# Frame Conditions and Invariants

## Motivation for Frame Conditions (Modifies Clauses)

Example procedure with globals x,y,z which increments x.

var x,y,z :: int; proc inc() requires y >= 0 ensures y = old(y) + 1 { y = y + 1; } proc test() { y = 0; x = 2; inc(); assert(x==2); }

By rules so far in verification of *test* we consider

proc test() { y = 0; x = 2; var y1 = y; assert(y >= 0); havoc(x,y,z); assume(y = y1 + 1); assert(x==2); }

More precise postcondition:

Problems:

- long to write
- specification must change every time we add variables

### Frame condition notation

proc inc() requires y >= 0 modifies y ensures y = old(y) + 1 { y = y + 1; }

Note: no mention of x,z.

Meaning is the same as above.

Translation when analyzing procedure call:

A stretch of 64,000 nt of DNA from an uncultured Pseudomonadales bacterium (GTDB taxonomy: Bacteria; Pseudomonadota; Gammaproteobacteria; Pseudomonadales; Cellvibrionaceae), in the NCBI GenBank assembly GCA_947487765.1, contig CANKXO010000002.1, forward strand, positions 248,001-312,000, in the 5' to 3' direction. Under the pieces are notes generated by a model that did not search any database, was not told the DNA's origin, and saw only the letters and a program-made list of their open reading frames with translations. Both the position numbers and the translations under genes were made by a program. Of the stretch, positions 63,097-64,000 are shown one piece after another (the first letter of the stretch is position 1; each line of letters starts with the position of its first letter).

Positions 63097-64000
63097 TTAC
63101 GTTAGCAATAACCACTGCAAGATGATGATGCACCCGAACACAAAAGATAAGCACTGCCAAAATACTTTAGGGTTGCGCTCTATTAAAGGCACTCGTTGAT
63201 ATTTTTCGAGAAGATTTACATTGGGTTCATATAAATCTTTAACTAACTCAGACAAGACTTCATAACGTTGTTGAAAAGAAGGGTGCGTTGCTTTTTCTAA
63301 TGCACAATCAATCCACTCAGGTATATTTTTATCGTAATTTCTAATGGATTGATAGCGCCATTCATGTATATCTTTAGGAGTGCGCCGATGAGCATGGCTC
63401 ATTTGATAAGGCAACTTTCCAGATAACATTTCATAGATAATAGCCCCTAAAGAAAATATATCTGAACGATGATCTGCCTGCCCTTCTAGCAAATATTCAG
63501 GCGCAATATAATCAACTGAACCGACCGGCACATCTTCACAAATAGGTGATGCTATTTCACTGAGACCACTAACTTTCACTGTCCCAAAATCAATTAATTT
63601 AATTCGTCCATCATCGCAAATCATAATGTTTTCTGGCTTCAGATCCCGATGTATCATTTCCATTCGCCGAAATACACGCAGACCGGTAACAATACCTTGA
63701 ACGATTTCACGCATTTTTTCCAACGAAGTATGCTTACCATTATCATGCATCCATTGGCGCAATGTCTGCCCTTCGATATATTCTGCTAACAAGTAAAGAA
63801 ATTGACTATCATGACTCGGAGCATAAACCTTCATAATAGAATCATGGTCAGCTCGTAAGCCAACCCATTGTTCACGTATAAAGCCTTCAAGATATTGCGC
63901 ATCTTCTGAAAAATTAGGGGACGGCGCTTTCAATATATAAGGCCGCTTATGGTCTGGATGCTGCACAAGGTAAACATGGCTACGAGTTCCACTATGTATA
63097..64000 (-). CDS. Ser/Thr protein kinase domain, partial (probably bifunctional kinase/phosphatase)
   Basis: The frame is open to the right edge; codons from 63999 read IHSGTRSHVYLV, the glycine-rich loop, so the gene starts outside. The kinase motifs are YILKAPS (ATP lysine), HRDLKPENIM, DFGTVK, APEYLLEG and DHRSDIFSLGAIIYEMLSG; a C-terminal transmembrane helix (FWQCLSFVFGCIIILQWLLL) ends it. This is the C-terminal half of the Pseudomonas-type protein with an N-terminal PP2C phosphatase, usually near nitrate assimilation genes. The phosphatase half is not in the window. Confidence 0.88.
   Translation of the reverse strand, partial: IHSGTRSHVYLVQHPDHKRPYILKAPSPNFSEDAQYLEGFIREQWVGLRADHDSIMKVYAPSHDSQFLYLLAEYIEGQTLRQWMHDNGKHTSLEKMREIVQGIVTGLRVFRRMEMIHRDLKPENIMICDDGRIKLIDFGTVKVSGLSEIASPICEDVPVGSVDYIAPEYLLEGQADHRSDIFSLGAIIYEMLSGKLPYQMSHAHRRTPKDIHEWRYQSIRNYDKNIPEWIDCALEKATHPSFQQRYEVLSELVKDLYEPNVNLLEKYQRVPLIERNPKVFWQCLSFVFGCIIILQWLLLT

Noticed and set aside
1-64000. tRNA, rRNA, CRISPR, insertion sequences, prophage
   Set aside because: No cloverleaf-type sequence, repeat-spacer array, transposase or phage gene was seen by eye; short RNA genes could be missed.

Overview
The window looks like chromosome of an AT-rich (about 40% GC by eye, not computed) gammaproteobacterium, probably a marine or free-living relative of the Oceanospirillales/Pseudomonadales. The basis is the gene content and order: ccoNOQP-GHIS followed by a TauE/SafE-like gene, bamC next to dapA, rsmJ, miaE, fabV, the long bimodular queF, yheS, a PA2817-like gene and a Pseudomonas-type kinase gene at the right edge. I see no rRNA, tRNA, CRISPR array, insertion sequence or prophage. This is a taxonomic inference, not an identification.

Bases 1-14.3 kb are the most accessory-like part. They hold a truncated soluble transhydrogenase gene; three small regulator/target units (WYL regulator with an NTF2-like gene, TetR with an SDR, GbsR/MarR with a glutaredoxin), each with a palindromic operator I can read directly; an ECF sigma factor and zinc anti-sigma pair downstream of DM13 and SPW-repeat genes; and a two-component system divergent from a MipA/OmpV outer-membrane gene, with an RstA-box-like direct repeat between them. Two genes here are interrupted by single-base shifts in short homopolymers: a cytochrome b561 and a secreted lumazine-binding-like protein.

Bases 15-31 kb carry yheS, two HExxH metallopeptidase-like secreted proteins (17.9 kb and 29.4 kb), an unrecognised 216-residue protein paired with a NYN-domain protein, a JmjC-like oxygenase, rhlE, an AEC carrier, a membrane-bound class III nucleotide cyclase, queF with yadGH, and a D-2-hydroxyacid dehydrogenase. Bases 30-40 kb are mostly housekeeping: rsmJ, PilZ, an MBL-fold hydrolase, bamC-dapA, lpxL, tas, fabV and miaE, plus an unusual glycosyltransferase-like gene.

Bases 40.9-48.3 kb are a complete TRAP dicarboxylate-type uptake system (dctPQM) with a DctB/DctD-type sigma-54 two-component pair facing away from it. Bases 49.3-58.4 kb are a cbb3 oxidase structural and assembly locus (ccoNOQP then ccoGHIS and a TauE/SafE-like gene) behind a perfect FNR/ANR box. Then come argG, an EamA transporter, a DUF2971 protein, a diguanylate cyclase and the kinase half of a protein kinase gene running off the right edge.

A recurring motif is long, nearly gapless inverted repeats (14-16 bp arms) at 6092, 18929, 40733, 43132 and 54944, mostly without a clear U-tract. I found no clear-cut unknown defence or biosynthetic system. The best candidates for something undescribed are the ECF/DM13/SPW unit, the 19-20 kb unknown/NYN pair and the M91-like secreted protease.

## Meaning of Frame Conditions as Variable Lists

In general, for modifies clause

and the set of variables , the 'ensures' clause receives additional postcondition

## Global Invariants as Shorthands

If we write

invariant I(x,y)

it means that the formula I(x,y) is implicitly conjoined with precondition and postcondition of each procedure in the program.

For example,

invariant x <= y & 0 <= x

means that x,y are non-negative and y is greater or equal to x, before and after each procedure invocation.

Consequence: the invariant must hold before and after each procedure call as well.

## Issues with Explicit Modifies Clauses

Using explicit modifies clauses in ListReverse.java

- must 'havoc' entire field, later restrict changes
- instantiable structures: using reachability to describe what was changed
- breaking encapsulation

Idea: use specification variables to make things simpler